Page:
shiny bees

cyanocoraxx:

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neon cuckoo bee (thyreus nitidulus)

neon cuckoo bees are parasitic bees native to australia. they are recognisable by their stocky build and striking metallic black and blue colouration. as the name suggests, females seek out nests of the blue-banded bee and lay their eggs in them whilst they are unguarded. blue-banded bees often construct nests near to each other so the neon cuckoo may raid more than one nest in the same trip. after hatching in the host nest, the larvae of the cuckoo bee consume the larder that would be meant for the blue-banded larvae.

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dilemma orchid bee (euglossa dilemma)

dilemma orchid bees are solitary, euglossine bees native to central america. they sport a glossy, metallic green colouration and translucent wings. males are specialised to pollinate neotropical orchids and collect fragrance from them for courtship, but when the orchids are not available, they may visit basil, rotten timber and wood oozing resin to gather other fragrances. to attract a mate, the male releases the fragrance and fans his wings to disperse it. after mating the female builds a solitary nest using exudates from plants.

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long-tongued bee (euglossa hyacinthina)

the long-tongued bee (to answer your question, it’s 4cm long) is a species of orchid bee native to the neotropics of central america. it is a metallic, glossy blue with dark translucent wings. it is eusocial and has an unusual social structure – it has no worker or queen bees, but females are dominant when a social hierarchy is formed. 82% of these bees are female and only the females have stings. females spend a total of just 18-37 minutes building their resin nests to lay their eggs.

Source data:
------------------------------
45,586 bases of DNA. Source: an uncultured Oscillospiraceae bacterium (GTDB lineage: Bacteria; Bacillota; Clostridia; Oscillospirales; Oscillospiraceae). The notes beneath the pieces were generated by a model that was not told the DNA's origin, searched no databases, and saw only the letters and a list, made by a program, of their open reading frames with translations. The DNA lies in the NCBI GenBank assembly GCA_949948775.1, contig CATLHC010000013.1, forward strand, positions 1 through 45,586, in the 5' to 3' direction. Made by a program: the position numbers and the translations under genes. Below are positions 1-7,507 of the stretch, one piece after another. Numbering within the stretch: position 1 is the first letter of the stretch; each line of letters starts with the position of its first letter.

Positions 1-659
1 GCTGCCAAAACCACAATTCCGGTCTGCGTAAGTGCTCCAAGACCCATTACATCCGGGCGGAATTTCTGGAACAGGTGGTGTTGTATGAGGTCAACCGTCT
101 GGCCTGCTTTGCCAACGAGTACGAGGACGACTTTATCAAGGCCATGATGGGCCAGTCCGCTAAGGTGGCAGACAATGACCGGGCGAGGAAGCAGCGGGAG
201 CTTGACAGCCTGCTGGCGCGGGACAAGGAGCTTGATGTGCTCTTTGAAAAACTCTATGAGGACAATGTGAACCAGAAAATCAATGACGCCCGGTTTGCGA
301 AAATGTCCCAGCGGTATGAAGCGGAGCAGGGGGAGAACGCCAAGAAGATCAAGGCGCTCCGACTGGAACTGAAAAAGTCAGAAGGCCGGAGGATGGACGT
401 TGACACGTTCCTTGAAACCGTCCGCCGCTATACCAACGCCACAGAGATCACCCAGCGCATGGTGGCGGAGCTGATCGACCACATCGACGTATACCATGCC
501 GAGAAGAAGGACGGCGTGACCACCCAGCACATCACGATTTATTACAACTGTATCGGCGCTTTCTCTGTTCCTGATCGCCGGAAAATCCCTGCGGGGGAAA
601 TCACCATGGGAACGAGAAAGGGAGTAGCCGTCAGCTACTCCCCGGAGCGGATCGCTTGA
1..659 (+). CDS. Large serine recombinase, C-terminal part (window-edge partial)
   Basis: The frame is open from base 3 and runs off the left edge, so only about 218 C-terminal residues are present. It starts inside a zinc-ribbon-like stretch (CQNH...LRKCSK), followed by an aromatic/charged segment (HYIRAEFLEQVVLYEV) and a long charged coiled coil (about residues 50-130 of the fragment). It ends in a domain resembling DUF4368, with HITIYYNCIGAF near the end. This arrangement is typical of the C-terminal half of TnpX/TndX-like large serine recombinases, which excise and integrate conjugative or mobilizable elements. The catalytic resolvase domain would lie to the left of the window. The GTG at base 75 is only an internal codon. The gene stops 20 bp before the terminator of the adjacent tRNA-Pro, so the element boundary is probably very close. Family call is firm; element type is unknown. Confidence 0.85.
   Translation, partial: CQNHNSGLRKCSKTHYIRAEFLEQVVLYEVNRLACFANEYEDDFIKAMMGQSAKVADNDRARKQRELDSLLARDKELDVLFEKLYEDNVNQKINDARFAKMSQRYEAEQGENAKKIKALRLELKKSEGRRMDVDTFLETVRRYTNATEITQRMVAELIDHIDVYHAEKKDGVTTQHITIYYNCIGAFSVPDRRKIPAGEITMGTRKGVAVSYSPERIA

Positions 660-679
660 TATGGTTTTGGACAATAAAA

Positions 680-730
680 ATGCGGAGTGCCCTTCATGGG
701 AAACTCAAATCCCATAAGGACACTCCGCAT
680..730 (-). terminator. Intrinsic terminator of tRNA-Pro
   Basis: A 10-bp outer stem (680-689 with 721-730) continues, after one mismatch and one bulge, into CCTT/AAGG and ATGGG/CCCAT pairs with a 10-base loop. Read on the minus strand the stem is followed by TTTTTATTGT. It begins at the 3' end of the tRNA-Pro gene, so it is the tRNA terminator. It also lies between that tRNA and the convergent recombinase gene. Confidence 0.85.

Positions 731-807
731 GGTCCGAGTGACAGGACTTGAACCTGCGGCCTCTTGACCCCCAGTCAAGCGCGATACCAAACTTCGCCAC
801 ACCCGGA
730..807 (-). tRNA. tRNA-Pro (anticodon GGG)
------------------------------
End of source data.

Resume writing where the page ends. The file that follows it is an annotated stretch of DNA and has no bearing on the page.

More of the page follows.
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green sweat bee (agapostemon texanus)

green sweat bees are bright metallic green, blue or brassy yellow with black and yellow bands. like other sweat bees, these bees are attracted to human sweat for its salt, but they are also very important pollinators for many wildflowers and crops including pomme fuits, alfalfa, sunflowers and stone fruits. they build a nest in bare, dry dirt or soft wood and live a solitary life. only females are capable of stinging but are non-aggressive, so the risk to humans is low unless a female is swatted or otherwise injured.

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orchard mason bee (osmia lignaria)  

at
first glance, the orchard mason bee appears black, but is actually a
stunning metallic blue or green. males have longer antennae than females
and a tuft of light-coloured fluff on their foreheads. these bees are
very shy and peaceful and fly away when disturbed instead of stinging.
they can also decide on the sex of their eggs they lay by either
fertilising the egg or not – unfertilised eggs are male, fertilised eggs
are females. to lay the eggs, orchard bees make nests using mud and
arrange their brood in a series of partitions, one egg per partition.
one or two female eggs are laid in the back of the nest in the larger
cavities and an average of three males towards the front. the mother
works tirelessly to stockpile pollen in the nest for the emerging larvae
until she dies at four to eight weeks old.
(photo
©

raven ariana simons)

such a cool bee!